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Pleasing God First - Family Reflection Video

Pleasing God First - Family Reflection Video

Love thy Neighbor  |  Holy lives of inspiration

Today's Gospel account of the rich man and Lazarus is a classic. I suspect many of us relate more to Lazarus and enjoy, on some level, the reversal of the two men's fortunes, at least at first thought. I've often missed that it's Lazarus' name, we know, not the rich man who dressed in royal purple and had all that the world had to offer. 

It got me thinking two things: did God bring Lazarus to Heaven simply because he had suffered on earth and send a message to the rich? And, secondly, what's in a name?  
I thought about name recognition yesterday when Fr. Boby was preaching at Mass. He mentioned that Robert and Dorothy Hope had served the Church as missionaries in a heroic manner. My first thought was that I didn't know the comedian Bob Hope and his wife did that! Well, that's because another Bob Hope and his wife did. (Incidentally, the entertainer, Bob Hope's wife Dolores, helped Father Peyton, along with her husband, Bob, over many years.)  
So often, our culture sees our value in whether people know our name, whether in a neighborhood, city, state, country, or world level. We have the expression he or she has made a name for themselves. Sports stars, entertainers, politicians, businessmen, women, etc., are sometimes known by just their first names.  
In the gospel, it may be that someone was a great leader or a bad one; it may be that it was a person who was poor or average means, or even wealthy if God wants to make a point.
Most likely, the rich man's name was known by many and carried some weight. Lazarus' on the other hand, at best, would be recognized by a few and pitied. What really matters is that God knows all of us by name. We should prioritize pleasing God by how we live—not the world and making a name for ourselves. 
This focus on pleasing God means humbly and consistently uniting our will to God's. But how do we remember this in a world that rewards being successful, influential, and famous? Quite simply, it's how we start our day.  
Many of you learned a prayer called a morning offering to God. In it is the declaration that we offer Jesus "…our prayers, works, joys, and sufferings…" of our day "…for all the intentions of His Sacred Heart…."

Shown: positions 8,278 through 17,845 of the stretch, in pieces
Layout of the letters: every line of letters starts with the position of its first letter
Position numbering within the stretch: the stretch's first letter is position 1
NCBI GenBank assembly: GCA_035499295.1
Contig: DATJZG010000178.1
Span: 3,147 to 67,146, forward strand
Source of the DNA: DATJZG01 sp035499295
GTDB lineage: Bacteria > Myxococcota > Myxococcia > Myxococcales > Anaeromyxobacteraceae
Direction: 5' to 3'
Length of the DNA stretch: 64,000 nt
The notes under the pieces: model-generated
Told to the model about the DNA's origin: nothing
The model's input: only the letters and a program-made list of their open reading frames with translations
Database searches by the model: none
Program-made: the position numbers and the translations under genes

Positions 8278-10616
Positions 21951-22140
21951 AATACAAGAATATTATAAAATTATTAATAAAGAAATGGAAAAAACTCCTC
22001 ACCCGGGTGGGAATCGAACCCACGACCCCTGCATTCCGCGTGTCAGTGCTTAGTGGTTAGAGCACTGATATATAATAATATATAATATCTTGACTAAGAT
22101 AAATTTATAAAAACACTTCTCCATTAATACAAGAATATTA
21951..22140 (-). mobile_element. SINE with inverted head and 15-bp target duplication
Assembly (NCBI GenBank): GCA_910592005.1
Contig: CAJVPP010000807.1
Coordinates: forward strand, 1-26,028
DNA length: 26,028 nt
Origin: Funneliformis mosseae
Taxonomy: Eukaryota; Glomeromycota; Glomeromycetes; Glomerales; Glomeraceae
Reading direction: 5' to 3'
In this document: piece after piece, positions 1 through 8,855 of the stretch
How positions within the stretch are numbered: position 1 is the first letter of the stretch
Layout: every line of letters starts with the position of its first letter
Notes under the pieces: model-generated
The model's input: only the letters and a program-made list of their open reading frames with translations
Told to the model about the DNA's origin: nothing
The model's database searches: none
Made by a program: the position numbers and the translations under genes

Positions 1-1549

When we begin our day with this intention, we not only make what we make an offering to God, but we also remind ourselves whom we seek to please first and foremost.  So, whether we succeed or struggle, we offer our efforts to God. Unlike most of the world, God always sees our efforts in doing the good (whether we succeed in the world's eyes or not) as meaningful.  
Given this belief, it was not simply to punish the rich man that Lazarus went to heaven, but first and foremost, because although he endured many (earthly) hardships, Lazarus trusted in God, a lesson for all of us who might feel beaten down by the world at times.  
My brothers and sisters, this is also a reminder to all of us that no matter our station in life, to look out for those less fortunate, whether in terms of physical, emotional, or spiritual poverty, beginning in our families. God wants us to see and help those who embody Lazarus in our lives. May our actions and words today match those of the will of our loving God. 

Morning Offering to God:  

O Jesus,  
through the Immaculate Heart of Mary,  
I offer You my prayers, works,  
joys and sufferings 
of this day for all the intentions 
of Your Sacred Heart,  
in union with the Holy Sacrifice of the Mass 
throughout the world,  
in reparation for my sins,  
for the intentions of all my relatives and friends,  
and in particular 
for the intentions of the Holy Father. 

Amen.  ~ Memorial of St. Frances of Rome 

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About Father David Marcham

Reverend David S. Marcham is the Vice Postulator for the Cause of Venerable Patrick Peyton, and Director of the Father Peyton Guild, whose members pray for Father Peyton’s beatification and spread his message of the importance of Family Prayer. Prior to becoming a seminarian, Father David was a physical therapist and clinical instructor, serving hospital inpatients and outpatients throughout the greater Boston area for eleven years. In 1998 he heard the call to priesthood and was ordained in the Archdiocese of Boston in 2005. Father David grew up in Quincy, MA, and has fond memories of playing soccer, tennis and running track. You’re never without a friend when Father David is around, as he welcomes everyone into his circle with a smile on his face!